If teen romantic drama is not your thing, then this novel isn't for you, but I really enjoyed this book for a variety of reasons.

First of all, for the amazing character of Jo herself -- growing in deeper levels of self-understanding with every chapter.  She's a very flawed person (selfish, unable to trust others, quick to anger) but these flaws make her eminently relatable as her flaws are common to the rest of us.  Her ability to recognize her failings, dissect what she can fix and what she needs to let go, and do the difficult work is inspirational.  She's a work in progress, but its a progress that we can enjoy watching unfold.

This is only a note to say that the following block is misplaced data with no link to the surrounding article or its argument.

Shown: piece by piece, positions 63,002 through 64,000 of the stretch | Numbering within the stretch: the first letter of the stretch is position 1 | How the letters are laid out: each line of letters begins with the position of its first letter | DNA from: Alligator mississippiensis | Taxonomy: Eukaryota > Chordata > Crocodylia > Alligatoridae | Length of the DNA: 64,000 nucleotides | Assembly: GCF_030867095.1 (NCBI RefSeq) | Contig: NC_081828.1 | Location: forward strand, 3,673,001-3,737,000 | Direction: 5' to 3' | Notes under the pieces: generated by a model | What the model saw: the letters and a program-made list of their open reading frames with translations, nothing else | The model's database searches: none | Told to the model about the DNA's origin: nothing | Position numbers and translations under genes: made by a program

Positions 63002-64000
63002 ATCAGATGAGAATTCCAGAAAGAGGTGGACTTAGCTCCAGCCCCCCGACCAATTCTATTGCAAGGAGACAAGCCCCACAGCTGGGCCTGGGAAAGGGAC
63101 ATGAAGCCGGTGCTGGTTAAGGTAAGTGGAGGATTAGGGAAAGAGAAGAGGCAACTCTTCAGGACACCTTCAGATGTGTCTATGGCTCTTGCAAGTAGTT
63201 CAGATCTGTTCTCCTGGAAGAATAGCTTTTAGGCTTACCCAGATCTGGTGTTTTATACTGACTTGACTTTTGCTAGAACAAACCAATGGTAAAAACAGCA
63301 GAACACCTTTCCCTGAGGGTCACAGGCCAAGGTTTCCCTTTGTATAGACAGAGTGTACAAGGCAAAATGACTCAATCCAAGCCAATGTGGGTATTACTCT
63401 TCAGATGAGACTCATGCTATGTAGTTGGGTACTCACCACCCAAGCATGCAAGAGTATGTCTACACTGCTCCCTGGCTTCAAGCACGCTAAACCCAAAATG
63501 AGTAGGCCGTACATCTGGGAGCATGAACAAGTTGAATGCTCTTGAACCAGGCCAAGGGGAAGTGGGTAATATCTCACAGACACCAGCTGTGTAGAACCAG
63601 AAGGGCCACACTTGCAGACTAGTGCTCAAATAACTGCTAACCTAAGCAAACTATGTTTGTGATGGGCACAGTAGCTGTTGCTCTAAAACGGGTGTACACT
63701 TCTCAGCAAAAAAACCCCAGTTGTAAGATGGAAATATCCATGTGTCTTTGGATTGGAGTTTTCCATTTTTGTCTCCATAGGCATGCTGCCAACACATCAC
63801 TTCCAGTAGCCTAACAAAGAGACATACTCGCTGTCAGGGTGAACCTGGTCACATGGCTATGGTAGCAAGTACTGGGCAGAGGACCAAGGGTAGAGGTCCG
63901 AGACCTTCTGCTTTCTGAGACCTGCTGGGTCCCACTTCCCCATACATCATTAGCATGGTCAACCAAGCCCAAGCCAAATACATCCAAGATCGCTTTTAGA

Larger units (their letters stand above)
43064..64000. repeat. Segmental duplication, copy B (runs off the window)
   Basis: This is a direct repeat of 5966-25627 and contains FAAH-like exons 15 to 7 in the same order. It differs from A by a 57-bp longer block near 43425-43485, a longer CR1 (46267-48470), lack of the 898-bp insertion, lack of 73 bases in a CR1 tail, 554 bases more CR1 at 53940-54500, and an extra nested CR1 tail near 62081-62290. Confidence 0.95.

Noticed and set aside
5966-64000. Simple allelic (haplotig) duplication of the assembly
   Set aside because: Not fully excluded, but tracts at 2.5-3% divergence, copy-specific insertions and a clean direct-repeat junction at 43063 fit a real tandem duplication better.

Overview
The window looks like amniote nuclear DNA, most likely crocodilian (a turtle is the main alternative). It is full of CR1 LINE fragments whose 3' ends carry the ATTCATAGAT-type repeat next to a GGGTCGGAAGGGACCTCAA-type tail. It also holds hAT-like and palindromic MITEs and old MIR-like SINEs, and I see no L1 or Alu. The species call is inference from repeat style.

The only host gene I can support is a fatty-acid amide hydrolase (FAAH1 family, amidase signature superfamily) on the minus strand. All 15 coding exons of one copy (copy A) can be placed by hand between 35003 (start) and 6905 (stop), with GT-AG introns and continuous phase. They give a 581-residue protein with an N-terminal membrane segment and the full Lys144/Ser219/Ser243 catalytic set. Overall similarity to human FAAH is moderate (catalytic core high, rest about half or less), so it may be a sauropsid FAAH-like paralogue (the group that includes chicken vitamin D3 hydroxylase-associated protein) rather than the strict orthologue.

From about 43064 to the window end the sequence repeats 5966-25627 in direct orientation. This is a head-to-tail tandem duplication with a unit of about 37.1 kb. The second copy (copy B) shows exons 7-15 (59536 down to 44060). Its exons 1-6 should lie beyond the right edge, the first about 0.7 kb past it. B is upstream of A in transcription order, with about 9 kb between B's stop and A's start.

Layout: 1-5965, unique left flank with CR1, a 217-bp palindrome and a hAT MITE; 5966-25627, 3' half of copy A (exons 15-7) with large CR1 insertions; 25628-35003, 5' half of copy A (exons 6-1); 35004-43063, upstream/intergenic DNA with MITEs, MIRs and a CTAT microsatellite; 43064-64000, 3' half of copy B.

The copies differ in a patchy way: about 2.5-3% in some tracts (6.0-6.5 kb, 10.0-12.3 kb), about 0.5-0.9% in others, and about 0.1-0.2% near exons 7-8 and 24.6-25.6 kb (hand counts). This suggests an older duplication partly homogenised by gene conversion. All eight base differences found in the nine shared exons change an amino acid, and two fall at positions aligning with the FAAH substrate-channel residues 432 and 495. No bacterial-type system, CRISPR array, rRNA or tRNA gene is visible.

I loved the grownups in this book.  As you know if you've been reading my reviews, I love strong realistic adult characters.  I understand that teen readers might feel more comfortable having the adults be stupid, nasty, or clueless, but that isn't real.  Real adults don't bring superhuman powers to the table, but they do bring a wealth of experience and occasionally letting them do their thing can be helpful.  In this case, both of her parents get the opportunity to impart some real advice (both about relationships in general and about their relationship with each other) that show that Jo's journey is far from novel yet no less difficult and challenging for being shared by all.  Giving the grownups a moment to say a few wise words about relationships doesn't do anything to detract from the fact that this is Jo's story and she is ultimately responsible for her incredible emotional journey.  And it demonstrates that parents don't have to be a barrier to overcome.